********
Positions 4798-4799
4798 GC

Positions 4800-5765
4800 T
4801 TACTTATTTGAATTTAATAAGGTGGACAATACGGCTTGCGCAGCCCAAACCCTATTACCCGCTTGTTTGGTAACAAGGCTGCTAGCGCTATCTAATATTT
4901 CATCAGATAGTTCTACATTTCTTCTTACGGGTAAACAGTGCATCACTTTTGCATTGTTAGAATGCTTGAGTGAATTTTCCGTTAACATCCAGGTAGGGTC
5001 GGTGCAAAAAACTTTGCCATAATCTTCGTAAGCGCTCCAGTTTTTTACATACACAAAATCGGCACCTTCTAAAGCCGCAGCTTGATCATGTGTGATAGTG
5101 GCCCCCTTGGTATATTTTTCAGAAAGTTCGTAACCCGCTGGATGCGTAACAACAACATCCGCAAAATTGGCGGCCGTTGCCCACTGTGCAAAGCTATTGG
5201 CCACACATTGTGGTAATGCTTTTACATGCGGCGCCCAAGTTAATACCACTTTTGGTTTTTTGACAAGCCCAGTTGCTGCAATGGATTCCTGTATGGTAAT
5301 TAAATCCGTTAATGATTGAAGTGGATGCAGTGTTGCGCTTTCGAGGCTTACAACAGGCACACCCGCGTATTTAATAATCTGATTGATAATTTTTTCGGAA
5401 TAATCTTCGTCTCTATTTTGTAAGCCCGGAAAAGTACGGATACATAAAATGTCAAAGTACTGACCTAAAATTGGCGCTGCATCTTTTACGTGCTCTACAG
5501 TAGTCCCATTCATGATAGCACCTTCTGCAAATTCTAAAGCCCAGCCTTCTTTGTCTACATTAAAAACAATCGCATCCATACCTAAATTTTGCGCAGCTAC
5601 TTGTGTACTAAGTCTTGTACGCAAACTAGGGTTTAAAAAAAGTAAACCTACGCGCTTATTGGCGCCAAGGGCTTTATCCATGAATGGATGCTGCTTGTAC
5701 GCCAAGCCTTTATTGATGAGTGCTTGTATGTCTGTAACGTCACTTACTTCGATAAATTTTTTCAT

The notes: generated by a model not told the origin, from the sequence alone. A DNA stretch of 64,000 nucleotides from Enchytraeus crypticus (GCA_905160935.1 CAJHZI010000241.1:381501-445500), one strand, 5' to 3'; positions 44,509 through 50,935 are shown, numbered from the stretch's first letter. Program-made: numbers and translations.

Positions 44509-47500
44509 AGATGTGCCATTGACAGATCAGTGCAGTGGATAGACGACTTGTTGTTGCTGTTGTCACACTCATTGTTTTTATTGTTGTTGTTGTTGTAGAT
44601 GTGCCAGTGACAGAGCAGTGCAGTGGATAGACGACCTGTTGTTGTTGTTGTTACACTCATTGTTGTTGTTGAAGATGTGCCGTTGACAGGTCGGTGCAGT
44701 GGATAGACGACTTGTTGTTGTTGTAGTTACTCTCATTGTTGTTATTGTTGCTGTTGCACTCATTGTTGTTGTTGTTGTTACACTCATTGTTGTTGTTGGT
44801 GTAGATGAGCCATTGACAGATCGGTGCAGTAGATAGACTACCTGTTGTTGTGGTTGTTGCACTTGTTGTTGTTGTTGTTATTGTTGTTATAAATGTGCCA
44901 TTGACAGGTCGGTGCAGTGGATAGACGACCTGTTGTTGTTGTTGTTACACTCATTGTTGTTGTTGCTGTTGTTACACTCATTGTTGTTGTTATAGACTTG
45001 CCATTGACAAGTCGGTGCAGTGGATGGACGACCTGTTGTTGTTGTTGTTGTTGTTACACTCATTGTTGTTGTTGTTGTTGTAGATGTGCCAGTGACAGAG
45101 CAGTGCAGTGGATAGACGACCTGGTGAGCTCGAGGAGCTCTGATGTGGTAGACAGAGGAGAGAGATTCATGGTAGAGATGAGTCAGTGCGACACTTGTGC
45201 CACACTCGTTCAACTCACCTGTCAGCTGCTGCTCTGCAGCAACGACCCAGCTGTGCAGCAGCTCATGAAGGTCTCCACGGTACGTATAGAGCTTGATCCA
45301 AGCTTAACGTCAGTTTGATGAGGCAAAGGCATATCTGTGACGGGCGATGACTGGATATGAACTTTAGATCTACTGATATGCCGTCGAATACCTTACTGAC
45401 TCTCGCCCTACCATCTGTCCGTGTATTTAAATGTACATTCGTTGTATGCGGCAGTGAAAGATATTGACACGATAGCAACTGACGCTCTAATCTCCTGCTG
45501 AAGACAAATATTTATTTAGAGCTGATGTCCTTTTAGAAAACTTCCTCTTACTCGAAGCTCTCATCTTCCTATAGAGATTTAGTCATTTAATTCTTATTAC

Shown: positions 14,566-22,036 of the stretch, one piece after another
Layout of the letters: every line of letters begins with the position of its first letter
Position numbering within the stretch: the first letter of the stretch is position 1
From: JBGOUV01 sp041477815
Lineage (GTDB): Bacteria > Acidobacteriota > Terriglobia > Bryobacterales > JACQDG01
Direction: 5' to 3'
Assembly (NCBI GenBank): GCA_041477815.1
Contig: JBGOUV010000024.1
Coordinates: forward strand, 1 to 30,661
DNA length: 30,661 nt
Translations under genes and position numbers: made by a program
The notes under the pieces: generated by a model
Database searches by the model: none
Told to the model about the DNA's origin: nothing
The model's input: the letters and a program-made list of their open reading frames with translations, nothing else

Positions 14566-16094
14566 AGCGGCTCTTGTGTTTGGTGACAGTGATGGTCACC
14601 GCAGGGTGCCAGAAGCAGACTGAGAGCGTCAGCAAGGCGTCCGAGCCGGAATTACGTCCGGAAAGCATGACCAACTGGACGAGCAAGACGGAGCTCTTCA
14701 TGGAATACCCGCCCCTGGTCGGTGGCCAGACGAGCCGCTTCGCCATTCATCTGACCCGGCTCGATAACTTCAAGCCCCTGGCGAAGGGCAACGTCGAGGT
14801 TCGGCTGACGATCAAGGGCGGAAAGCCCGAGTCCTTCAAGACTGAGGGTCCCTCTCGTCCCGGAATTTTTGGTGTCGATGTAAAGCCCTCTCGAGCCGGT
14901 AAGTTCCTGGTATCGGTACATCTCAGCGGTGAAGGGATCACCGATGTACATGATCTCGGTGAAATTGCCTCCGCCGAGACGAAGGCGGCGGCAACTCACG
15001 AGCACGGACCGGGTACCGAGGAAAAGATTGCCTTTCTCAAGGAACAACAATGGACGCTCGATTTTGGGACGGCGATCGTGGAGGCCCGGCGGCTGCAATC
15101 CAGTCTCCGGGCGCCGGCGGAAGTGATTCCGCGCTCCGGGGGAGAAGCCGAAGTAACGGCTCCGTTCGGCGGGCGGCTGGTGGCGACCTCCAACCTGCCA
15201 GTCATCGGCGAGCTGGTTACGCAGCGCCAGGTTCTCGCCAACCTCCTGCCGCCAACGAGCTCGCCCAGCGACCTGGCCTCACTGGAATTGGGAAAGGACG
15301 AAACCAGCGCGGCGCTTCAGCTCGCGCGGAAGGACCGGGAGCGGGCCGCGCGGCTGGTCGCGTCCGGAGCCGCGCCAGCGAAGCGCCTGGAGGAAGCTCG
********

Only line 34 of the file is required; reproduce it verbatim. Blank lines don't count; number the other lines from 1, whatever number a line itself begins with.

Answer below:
Assembly (NCBI GenBank): GCA_041477815.1